Take Care

fruittart

Having the second baby has made me slow down. A lot. My new normal has squeezed me toward ultra-focused sessions of writing and drafting in the afternoon and a running list of priorities that I update daily.

My household chores have been broken down into a monthly and weekly rotation. I prep my dinners on one particular afternoon a week, and I plan-plan-plan so that the important things that I truly value aren’t left behind in the dust of chaos of raising two young children.

My baby is crawling now. And eating everything on the floor. And making a bee-line for the toilet bowl when the bathroom door is left open.

My four-year-old is learning to fold laundry (hallelujah!) because I’m hiding jelly beans in the clothes (thanks for the tip, Mom!). He’s gaining traction in his understanding of letters and their meaning. I see the world of books unfurling its first beautiful page to him.

I am striving to view my youngsters and their stream of constant interruptions as opportunities to meet them with love and grace—to allow myself and my expectations of myself to change. To not push myself too hard with my daily to-dos. To delight in each small academic achievements of my boy. To feel the cosmic greatness of an after dinner chase scene in which I run after my kiddos with a cloth and wire tunnel on my head.

My life is inching out of mayhem and into a semblance of order. I can actually predict my schedule with moderate accuracy. My evenings are not a consistent heap of vegetation on the couch after the monsters are tucked into their recharging stations. My mind is gently stretching its wings as it comes to trust this bit of restored freedom and rest. And I feel I’m finally back in a place where loving others (the act of loving, not the momentary feeling) is possible again.

I want to be part of the sisterhood that says, “You’re hurting. Let me bring you dinner.” Or “You’re lonely. Come on over to my house when your kids are up from their naps.” Or, “You need a break. I’ll do your dishes while you take a long shower and pretend you’re at the spa.” I hate feeling trapped in the weeks and months of living in a moment-to-moment rush where deep-breathing is something I can only manage on my yoga mat in the pre-dawn.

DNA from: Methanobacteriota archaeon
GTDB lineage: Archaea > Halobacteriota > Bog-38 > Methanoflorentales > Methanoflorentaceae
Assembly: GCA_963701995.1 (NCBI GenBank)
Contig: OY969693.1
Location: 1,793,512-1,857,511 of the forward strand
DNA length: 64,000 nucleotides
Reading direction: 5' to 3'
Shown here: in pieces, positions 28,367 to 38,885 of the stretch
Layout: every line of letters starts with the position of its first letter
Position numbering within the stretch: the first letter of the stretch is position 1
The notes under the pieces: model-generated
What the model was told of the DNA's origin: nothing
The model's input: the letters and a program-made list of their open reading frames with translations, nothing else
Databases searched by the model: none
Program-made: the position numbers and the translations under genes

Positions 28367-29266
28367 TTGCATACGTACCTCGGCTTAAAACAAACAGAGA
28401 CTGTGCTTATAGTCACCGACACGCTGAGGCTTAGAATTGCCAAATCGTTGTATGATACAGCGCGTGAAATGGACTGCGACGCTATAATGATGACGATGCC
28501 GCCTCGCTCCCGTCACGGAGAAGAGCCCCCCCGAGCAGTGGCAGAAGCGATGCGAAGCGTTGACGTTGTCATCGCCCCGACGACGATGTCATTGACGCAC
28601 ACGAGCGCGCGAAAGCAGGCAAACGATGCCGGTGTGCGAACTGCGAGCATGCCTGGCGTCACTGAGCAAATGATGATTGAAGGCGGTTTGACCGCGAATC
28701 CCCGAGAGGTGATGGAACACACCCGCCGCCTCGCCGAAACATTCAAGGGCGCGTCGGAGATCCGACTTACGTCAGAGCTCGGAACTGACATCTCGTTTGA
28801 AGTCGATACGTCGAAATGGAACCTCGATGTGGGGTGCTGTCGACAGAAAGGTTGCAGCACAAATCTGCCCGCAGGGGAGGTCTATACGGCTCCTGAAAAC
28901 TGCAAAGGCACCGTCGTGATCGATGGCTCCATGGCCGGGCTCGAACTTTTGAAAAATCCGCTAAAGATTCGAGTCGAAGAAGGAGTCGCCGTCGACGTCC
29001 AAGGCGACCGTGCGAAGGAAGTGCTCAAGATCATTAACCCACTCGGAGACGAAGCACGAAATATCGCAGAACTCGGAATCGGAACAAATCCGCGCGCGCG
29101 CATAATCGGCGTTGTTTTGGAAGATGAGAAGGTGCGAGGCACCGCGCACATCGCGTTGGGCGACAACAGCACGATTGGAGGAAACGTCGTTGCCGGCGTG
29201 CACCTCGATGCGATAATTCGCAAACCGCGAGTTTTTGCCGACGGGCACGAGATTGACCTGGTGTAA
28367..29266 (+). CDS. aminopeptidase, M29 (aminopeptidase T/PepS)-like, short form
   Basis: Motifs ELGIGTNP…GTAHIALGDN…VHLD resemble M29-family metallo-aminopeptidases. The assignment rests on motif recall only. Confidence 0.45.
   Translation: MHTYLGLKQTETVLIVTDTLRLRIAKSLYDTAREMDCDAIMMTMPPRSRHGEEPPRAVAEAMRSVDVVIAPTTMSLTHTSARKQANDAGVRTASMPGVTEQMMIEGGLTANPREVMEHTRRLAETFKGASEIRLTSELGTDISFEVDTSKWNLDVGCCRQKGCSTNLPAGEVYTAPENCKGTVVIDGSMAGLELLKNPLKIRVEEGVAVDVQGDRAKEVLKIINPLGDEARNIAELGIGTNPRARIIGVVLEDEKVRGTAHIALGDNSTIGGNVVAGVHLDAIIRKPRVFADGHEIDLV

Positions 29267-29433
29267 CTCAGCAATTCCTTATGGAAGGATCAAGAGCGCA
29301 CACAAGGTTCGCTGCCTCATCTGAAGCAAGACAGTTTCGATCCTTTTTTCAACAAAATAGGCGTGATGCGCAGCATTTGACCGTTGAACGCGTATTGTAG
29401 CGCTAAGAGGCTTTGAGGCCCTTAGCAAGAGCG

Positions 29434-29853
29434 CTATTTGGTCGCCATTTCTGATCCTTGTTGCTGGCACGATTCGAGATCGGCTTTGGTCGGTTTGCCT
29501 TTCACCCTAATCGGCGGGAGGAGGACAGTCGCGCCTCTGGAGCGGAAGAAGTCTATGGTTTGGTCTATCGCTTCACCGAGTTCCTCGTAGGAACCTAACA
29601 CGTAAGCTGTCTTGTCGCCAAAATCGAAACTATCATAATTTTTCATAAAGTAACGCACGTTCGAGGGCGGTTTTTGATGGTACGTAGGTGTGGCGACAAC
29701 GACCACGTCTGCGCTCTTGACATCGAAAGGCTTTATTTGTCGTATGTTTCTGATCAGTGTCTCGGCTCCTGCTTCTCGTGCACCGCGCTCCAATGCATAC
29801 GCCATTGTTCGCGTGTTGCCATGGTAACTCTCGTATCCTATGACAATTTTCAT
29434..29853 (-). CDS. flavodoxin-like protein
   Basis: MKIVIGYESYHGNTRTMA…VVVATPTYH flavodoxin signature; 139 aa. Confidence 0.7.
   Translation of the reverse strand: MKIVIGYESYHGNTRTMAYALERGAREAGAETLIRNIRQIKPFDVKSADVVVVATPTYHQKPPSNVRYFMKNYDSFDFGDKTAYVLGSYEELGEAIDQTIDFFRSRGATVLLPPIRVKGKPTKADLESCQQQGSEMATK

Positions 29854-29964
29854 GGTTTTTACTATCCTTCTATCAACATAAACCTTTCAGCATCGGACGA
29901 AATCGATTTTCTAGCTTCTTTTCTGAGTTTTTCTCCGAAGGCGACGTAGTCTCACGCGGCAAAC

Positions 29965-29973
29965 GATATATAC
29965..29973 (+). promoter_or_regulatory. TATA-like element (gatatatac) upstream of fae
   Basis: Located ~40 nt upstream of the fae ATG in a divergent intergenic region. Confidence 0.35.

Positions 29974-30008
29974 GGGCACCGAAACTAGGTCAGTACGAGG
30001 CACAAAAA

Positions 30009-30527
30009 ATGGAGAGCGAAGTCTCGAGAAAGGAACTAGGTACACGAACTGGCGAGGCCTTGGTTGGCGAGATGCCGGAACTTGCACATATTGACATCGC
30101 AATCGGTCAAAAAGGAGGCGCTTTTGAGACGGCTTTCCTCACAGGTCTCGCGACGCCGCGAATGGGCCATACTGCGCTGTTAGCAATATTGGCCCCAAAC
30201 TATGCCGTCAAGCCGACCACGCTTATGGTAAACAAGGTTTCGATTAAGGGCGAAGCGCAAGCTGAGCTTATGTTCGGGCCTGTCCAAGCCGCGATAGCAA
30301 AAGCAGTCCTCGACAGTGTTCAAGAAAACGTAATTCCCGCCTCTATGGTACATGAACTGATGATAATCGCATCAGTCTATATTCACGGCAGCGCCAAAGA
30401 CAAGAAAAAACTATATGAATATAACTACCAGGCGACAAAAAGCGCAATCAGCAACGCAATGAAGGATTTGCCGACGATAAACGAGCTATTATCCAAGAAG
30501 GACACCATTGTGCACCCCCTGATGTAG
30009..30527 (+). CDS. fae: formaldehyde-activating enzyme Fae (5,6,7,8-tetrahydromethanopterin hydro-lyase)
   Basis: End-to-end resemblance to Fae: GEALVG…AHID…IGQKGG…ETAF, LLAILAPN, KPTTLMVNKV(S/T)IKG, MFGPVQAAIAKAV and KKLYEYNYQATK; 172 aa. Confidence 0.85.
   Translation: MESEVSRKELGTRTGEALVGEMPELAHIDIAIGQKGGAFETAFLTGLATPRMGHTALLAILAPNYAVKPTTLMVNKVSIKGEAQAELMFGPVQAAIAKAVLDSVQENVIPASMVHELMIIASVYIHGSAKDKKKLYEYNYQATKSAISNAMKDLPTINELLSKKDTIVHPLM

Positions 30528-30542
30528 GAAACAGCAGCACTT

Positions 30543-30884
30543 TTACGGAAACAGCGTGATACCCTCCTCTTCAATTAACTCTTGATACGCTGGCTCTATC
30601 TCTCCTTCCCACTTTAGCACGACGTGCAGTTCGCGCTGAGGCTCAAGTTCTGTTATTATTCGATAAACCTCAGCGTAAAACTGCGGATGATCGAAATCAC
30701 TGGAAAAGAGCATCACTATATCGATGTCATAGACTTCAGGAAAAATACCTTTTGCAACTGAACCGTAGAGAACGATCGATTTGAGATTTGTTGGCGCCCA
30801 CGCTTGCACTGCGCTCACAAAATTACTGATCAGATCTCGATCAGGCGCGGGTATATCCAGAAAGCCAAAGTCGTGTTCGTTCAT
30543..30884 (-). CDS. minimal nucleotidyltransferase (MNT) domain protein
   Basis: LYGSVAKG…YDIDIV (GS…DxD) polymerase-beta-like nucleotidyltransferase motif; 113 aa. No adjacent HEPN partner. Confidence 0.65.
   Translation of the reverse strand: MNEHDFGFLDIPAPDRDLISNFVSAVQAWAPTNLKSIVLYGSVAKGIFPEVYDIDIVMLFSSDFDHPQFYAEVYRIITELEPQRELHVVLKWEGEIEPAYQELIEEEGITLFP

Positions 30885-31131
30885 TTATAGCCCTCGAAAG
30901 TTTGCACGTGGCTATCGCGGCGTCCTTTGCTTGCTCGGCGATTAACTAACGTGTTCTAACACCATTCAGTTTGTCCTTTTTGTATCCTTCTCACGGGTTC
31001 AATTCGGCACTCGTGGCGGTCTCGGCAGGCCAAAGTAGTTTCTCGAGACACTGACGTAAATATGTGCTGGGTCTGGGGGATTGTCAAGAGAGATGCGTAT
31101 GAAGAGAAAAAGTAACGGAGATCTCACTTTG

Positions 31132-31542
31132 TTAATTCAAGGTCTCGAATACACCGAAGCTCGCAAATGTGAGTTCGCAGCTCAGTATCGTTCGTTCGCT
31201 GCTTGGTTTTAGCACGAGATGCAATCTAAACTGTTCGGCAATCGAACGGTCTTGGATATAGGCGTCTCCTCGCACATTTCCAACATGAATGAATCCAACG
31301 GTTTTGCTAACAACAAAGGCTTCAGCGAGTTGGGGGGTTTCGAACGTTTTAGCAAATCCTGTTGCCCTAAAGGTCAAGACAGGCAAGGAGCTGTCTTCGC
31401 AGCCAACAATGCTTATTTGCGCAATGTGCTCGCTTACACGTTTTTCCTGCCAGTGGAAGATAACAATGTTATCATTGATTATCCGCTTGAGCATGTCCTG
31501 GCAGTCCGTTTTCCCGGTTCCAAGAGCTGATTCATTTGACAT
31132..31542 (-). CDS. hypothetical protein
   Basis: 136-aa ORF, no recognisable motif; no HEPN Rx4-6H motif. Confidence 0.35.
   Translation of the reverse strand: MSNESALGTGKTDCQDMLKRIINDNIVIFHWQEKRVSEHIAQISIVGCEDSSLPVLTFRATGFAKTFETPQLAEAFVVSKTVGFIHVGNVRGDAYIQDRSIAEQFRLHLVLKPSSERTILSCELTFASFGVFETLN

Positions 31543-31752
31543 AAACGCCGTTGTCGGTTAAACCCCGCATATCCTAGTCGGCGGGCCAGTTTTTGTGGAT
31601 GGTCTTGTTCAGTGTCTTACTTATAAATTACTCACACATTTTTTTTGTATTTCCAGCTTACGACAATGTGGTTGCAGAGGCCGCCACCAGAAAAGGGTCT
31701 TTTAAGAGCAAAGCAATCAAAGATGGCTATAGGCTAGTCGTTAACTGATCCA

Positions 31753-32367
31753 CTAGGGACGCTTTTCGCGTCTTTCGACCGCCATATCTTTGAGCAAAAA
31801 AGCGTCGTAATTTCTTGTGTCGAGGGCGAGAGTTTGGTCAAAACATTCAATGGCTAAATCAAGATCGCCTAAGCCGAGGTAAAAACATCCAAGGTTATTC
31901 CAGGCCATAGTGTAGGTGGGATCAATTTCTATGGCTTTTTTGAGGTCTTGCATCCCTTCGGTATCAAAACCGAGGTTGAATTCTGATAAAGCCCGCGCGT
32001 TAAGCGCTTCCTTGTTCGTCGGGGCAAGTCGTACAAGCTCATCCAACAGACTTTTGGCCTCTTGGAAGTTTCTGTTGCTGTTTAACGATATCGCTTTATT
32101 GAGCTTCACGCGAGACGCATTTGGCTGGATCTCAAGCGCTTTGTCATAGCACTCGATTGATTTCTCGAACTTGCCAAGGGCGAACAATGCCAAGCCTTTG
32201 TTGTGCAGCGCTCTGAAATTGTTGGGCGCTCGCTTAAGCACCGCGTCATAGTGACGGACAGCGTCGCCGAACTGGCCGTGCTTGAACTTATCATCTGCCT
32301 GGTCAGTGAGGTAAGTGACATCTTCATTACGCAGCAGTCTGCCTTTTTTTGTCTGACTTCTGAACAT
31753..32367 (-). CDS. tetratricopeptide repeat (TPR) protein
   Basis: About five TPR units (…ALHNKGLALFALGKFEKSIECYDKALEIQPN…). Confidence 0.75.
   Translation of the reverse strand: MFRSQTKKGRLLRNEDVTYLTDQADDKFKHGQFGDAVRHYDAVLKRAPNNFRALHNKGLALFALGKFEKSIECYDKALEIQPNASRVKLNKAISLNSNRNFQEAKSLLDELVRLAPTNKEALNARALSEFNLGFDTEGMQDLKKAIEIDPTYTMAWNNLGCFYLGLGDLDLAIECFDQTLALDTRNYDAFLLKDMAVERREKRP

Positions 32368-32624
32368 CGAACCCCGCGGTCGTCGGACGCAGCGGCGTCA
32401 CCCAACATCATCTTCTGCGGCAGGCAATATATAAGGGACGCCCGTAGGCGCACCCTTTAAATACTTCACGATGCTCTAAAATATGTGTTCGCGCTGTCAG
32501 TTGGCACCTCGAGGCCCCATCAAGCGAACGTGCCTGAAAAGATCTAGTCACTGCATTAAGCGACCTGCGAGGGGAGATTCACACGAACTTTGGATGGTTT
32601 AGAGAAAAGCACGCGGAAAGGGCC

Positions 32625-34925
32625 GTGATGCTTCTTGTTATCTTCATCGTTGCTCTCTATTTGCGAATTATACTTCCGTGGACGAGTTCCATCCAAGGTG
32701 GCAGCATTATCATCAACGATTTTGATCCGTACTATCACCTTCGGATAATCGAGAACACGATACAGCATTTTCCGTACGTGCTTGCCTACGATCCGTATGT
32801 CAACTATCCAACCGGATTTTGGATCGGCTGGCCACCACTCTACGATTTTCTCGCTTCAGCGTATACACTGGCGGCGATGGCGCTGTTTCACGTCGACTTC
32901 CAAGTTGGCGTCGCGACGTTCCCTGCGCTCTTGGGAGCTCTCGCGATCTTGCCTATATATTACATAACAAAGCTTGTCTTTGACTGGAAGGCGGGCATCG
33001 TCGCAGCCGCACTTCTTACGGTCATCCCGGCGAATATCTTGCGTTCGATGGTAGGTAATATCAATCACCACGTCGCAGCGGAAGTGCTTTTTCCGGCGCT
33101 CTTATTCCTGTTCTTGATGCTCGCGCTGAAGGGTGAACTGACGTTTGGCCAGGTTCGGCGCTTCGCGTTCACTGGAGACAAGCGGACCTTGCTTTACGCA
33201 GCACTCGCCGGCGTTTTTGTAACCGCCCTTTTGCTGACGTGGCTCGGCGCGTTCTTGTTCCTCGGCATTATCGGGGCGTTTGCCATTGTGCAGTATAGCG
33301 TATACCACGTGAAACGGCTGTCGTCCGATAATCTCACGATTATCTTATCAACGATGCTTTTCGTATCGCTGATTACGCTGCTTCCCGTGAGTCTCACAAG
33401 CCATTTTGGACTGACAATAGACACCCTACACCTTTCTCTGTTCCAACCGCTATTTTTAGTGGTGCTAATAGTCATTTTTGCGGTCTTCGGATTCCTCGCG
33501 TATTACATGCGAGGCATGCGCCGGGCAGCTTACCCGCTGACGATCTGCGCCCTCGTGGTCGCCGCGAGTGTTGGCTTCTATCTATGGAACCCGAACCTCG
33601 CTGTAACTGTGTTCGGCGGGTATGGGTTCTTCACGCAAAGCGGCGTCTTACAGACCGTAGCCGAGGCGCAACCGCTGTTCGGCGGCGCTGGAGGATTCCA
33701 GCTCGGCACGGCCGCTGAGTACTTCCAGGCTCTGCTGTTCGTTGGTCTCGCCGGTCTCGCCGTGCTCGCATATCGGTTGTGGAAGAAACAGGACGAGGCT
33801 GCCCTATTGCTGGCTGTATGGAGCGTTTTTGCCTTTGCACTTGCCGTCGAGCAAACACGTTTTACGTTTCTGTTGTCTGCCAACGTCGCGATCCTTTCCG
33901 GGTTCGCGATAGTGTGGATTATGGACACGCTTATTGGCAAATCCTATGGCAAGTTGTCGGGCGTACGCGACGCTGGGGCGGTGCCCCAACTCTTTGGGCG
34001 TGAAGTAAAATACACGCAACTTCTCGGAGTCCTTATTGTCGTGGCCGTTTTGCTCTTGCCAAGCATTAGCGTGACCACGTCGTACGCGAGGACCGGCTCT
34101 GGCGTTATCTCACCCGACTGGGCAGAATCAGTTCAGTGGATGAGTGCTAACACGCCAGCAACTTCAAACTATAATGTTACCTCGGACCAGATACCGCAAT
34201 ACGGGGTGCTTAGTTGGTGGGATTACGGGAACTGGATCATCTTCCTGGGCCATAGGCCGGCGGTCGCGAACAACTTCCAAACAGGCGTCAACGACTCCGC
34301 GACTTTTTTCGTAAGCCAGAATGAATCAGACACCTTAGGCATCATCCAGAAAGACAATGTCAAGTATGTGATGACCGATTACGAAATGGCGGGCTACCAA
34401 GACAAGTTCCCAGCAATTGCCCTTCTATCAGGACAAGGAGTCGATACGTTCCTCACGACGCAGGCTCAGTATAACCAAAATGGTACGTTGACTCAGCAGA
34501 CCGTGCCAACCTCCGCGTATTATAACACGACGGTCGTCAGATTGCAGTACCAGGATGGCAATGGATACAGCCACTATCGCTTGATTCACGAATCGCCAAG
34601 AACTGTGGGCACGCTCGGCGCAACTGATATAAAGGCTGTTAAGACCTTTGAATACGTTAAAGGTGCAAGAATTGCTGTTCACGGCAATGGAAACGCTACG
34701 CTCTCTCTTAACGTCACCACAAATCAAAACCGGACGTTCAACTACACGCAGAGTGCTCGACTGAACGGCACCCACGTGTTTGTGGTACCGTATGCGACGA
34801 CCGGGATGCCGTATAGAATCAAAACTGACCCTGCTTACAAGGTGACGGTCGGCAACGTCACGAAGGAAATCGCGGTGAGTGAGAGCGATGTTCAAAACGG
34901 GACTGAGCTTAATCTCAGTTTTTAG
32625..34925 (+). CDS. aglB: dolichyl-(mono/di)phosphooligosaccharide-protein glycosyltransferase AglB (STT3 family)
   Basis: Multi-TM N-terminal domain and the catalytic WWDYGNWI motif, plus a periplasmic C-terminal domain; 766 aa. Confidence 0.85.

My time is not unlimited, nor is my schedule empty, but my heart is filling. The waters of my mind are clearing. My hands have slowed enough to set down my dish sponge and baby wipes and instead grasp a sister’s hand as I say, “Let’s do this together.”

We were made to take care of each other.

About Elise

Elise Stephens began her career in writing at age six, illustrating her own story books and concocting wild adventures. Stephens counts authors Neil Gaiman, C.S. Lewis, and Margaret Atwood among her literary mentors, and has studied under Orson Scott Card. She dreams often of finding new ways to weave timeless truths into her stories. Her novels include Moonlight and Oranges (2011), Forecast (2013), and Guardian of the Gold Breathers (2015), a finalist for the INDIEFAB Book of the Year. She lives in Seattle with her family. Follow her on Twitter @elisestephens and Author Elise Stephens on Facebook.

Comments

Take Care — 4 Comments

  1. Hi Elise!
    Beautifully written. You have put into words what I could only feel. I wish I’d read this when I was in your stage of life, I’d have passed it onto all my friends struggling with young families. I loved the bit about making time for the things you value. Blessings for continued strength and inspiration.
    Lots of love from us both,
    Sarah

  2. I am glad you are finding love and breathing room in your new life.

    I think the saying “it takes a village” is waaaay overused, but it’s true: we need others along life’s journey, whether we are giving or receiving support.

    Much love to you.

Leave a Reply